Rheumatoid arthritis (RA) is a complex autoimmune disease with various genetic and environmental factors collectively contributing to its pathogenesis. For instance, an estimated 80% of RA patients carry at least one of the four HLA-DRB1 alleles linked with RA (1). One of the most studied environmental factors linked with RA is periodontal infection caused by Porphyromonas gingivalis. P. gingivalis expresses a peptidyl-arginine deiminase (PAD) that is capable of citrullinating human peptides. Citrullination is hypothesized to induce the production of anti-cyclic citrullinated proteins (anti-CCP) antibodies, the presence of which is used as a diagnostic tool for RA (2). However, determining the contributions of P. gingivalis and other environmental factors to RA pathogenesis has proven difficult due to a lack of appropriate study methods.
A recent study published by scientists at Chondrex, Inc. suggests that a variety of bacterial components play important roles either individually or communally to evoke serological disease markers and influence disease outcomes. While the current study only focuses on a select few bacterial pathogens, the results imply that disturbances to microbiome homeostasis could contribute to RA development.
In this study, our scientists established three groups: 1) a normal, control group, 2) RA patients that meet criteria for rapid radiographic progression (RRP), and 3) RA patients that do not meet RRP criteria (Non-RRP). Within these three groups, the IgG and IgA antibodies against three bacterial pathogens (E. coli-lipopolysaccharide (LPS), P. gingivalis-LPS (Pg-LPS), and peptidoglycan polysaccharide (PG-PS)) were determined with an improved ELISA system utilizing ChonBlock to prevent non-specific reactions caused by immunoglobulins and immune complexes in samples. The antibody responses were compared with each other as well as several diagnostic markers for RA (Table 1).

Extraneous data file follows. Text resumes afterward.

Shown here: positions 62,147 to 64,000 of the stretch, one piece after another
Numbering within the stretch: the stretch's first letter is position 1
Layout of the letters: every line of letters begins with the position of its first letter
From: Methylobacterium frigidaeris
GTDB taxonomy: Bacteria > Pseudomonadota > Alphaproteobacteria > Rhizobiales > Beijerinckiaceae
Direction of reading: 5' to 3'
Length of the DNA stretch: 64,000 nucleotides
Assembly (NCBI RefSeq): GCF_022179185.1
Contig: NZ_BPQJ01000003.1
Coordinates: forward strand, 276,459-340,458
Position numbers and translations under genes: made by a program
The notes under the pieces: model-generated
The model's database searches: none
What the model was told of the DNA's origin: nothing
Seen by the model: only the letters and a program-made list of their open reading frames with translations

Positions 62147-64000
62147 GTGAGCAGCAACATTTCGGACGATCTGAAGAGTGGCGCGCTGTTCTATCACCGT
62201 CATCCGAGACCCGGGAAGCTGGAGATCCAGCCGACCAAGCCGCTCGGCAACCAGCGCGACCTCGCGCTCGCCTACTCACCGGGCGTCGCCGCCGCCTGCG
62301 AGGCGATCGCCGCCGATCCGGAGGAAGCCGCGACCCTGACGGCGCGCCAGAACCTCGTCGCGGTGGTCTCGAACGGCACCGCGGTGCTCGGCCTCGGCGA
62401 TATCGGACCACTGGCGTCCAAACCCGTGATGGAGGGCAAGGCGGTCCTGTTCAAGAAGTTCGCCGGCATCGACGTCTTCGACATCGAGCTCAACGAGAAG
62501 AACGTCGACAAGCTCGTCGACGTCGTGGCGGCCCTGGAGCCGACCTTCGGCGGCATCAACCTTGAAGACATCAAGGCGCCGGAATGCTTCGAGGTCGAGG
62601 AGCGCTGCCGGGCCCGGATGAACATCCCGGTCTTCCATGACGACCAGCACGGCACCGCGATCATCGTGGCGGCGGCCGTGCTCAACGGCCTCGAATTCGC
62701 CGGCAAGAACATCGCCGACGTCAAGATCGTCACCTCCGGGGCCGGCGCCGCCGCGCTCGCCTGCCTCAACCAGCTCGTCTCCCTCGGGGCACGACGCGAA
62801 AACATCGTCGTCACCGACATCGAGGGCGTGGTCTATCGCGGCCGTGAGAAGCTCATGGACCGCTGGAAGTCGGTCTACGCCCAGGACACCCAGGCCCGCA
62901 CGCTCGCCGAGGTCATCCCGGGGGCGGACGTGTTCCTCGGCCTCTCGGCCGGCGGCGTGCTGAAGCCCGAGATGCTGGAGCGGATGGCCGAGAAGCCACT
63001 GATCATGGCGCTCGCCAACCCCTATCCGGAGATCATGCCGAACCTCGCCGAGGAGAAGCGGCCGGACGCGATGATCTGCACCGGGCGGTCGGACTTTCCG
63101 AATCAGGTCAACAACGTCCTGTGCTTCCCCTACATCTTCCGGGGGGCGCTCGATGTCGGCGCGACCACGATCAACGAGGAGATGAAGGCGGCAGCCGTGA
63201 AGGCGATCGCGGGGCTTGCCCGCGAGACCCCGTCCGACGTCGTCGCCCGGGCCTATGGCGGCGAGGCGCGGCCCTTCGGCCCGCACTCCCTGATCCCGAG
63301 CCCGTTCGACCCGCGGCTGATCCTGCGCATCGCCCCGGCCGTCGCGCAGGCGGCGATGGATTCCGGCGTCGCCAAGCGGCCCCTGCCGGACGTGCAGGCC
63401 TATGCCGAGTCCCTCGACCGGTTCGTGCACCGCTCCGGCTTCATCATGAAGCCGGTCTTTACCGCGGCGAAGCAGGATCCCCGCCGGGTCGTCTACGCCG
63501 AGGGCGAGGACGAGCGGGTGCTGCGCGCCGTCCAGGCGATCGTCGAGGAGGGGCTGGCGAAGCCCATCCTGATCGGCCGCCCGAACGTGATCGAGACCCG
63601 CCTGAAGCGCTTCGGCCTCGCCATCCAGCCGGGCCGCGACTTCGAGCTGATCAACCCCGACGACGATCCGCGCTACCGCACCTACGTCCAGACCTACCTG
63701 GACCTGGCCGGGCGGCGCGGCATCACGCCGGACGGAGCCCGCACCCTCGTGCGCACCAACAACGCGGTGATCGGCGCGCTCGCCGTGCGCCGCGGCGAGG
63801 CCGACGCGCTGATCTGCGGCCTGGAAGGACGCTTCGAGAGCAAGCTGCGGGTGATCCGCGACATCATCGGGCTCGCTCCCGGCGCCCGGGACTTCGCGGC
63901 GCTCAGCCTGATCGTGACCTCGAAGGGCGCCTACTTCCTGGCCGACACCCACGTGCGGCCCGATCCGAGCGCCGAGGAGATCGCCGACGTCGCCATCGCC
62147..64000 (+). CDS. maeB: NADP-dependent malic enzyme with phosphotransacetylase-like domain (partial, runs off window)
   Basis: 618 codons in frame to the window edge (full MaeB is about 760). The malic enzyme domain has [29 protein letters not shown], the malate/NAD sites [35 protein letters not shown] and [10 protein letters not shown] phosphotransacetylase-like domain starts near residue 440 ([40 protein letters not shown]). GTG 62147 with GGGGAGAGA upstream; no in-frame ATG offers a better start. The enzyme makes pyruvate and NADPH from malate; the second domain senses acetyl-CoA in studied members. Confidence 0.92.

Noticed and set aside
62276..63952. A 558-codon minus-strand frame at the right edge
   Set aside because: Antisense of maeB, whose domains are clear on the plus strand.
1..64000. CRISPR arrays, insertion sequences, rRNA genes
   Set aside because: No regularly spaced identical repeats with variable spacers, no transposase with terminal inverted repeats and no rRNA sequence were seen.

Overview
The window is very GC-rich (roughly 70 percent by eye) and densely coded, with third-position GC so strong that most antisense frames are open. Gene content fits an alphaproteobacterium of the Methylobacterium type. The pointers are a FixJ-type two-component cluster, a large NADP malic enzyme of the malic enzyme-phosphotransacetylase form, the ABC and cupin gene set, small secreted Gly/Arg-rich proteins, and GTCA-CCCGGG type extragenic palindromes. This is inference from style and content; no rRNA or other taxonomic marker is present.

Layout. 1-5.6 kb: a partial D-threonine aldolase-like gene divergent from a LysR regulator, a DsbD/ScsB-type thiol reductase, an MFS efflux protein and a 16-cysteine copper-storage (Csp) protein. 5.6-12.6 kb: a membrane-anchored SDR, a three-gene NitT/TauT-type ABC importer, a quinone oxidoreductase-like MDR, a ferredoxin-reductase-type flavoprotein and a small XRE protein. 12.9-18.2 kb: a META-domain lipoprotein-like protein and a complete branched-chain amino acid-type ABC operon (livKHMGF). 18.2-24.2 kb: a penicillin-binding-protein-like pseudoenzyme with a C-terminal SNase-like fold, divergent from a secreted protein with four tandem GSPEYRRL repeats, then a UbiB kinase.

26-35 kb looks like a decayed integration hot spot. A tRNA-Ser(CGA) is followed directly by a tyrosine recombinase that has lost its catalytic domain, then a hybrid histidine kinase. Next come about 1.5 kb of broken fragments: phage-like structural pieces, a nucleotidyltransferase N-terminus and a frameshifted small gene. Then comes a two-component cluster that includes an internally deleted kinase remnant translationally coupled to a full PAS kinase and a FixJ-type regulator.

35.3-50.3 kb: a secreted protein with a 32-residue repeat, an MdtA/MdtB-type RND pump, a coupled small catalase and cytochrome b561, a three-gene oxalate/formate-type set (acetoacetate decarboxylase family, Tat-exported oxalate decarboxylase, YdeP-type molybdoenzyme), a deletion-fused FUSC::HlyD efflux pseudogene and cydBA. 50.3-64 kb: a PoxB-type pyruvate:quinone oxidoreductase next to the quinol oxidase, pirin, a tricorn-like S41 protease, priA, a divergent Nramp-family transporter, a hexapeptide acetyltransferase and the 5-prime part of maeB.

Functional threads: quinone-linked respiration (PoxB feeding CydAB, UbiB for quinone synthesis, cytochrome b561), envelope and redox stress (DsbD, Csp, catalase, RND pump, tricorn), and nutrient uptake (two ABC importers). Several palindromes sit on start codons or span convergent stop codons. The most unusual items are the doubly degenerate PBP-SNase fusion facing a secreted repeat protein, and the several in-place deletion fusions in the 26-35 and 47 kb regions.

Table 1. Markers used for analysis of correlations between antibody responses to bacterial pathogens and rheumatoid arthritis disease markers.
When looking solely at the antibody responses to the selected pathogens, there was no significant difference in the IgG or IgA response between the normal, RRP, or Non-RRP groups. Additionally, there was no change in antibody responses associated with age or disease-duration. These results led the researchers to conclude that antibody responses to environmental pathogens are generally unique and consistent for individuals. However, there was one notable exception: increased IgG and IgA anti-Pg-LPS antibodies were observed in patients receiving long term treatment of methotrexate (MTX).
Table 2. Correlations between IgG and IgA anti-bacterial toxin antibodies in RRP and Non-RRP groups. +: Significant positive correlation (p<0.05). None: no significant correlation (p>0.05).